Monday, November 7, 2016

Marguerite Hunter: A Registered Voter in 1912 (in California)

As I shared at Early 20th Century Hunter Sister Update, I found my great-grandparents, Percy and Marguerite Hunter, in a list of registered voters at an database: California, Voter Registrations, 1900-1968. In 1912, Marguerite and Percy were registered Republican voters, living at 2510 Buena Vista. See the bottom two lines in the image below:; California Voter Registrations, 1900-1968; Original data: State of California, United States.
Great Register of Voters. Sacramento, California: California State Library. Year: 1912; Roll: 7; Berkeley Precinct 35.

I just read a post at the Searching for Stories blog where I learned that California women had only just gained the right to vote in a 1911 referendum. It's very likely that my great-grandmother Marguerite voted in the 1912 presidential election! (See 1912 California presidential election results at Wikipedia.)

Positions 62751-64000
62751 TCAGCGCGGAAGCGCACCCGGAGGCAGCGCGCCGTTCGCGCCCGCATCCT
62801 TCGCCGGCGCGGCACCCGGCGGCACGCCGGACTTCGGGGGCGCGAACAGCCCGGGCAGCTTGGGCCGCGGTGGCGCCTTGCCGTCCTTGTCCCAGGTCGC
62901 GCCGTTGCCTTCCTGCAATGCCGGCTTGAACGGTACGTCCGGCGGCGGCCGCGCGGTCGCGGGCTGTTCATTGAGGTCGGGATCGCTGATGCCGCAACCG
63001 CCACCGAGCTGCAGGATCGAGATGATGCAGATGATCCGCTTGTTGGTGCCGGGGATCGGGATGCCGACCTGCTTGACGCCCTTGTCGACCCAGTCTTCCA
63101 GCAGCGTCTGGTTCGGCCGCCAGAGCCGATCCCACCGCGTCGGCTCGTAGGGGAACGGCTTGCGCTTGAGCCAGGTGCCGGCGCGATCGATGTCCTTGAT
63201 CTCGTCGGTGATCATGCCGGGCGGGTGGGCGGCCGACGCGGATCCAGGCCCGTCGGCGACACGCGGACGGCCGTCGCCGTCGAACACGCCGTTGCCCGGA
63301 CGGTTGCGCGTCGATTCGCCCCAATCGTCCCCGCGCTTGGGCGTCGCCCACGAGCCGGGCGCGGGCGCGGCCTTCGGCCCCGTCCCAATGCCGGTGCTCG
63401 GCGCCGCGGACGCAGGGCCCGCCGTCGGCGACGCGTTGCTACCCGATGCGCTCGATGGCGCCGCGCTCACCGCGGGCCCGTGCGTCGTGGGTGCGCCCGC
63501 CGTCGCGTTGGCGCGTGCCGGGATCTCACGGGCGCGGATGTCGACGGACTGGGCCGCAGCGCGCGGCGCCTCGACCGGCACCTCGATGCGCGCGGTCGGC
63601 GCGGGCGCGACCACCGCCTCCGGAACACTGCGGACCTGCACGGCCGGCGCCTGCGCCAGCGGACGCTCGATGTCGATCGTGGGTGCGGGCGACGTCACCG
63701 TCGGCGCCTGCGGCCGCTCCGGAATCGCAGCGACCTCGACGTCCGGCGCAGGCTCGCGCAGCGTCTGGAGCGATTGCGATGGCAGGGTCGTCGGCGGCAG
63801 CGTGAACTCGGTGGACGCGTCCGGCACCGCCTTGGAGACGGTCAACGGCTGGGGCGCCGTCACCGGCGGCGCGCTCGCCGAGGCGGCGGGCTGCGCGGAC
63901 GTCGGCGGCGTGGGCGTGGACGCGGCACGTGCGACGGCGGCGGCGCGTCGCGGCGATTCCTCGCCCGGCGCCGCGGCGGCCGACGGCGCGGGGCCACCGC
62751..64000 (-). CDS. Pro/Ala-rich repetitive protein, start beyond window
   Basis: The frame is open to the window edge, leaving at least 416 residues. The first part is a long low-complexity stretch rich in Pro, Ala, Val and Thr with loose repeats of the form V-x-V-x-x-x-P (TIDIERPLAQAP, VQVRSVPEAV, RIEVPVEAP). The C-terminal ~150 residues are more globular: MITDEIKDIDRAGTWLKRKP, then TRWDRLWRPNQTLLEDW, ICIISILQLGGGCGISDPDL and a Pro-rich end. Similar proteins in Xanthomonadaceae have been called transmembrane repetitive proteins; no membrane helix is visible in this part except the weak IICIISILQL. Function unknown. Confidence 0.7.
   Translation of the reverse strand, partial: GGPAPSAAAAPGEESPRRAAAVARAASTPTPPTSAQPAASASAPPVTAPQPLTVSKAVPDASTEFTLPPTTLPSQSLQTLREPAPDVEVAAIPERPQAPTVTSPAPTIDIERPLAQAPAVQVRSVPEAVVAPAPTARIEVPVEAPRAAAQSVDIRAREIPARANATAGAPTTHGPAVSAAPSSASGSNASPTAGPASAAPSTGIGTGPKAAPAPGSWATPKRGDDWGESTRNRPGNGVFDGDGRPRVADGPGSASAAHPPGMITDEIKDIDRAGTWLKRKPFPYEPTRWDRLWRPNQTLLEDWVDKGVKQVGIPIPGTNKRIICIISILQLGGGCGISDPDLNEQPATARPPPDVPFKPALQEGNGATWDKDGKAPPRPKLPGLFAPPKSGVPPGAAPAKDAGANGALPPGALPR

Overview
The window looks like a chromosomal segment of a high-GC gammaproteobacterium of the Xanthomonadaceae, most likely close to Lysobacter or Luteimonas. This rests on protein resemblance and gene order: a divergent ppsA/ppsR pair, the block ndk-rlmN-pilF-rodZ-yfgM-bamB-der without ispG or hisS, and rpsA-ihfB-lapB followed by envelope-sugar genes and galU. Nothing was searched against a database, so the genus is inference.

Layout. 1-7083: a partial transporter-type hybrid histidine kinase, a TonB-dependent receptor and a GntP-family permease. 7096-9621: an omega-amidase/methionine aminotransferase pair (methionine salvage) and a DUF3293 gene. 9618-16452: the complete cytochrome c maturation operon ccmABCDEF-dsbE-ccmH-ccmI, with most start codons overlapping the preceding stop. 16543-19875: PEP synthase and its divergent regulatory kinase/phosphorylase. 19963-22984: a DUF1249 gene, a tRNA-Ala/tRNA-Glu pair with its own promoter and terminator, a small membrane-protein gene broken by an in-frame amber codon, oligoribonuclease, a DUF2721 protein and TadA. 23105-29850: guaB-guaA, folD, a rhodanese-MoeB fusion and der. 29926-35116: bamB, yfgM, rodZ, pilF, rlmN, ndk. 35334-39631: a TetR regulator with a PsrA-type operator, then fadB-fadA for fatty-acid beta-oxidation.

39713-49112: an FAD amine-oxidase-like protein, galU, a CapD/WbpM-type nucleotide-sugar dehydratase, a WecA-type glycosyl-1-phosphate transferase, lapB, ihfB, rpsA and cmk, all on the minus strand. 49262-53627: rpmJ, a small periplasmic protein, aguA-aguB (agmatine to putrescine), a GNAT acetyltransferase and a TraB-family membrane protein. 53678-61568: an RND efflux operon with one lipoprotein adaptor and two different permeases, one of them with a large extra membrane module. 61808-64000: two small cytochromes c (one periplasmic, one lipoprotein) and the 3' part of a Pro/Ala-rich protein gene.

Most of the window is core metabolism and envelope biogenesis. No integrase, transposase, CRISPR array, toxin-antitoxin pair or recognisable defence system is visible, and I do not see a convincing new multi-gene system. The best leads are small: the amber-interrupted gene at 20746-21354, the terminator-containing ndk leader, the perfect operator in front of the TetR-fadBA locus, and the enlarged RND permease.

Page 5 headline from San Francisco Chronicle, November 6, 1912

The family returned to Pittsburgh by the time of the printing of the 1913 Pittsburgh City Directory, and Marguerite lost the right to vote until the 19th Amendment passed in 1920.

Exercise your right to vote - 100 years ago in Pennsylvania, my great-grandmother, Marguerite Hunter, could not, after having been eligible to vote four years earlier in California.


  1. Thanks for sharing your story. It must have been aggravating for your great-grandmother to lose a privilege based on her residence. I'm glad that we all have that right now. And thanks for the link to my blog.

    1. It certainly would seem aggravating from our perspective, but perhaps she took it in stride, hoping that things were changing nationwide.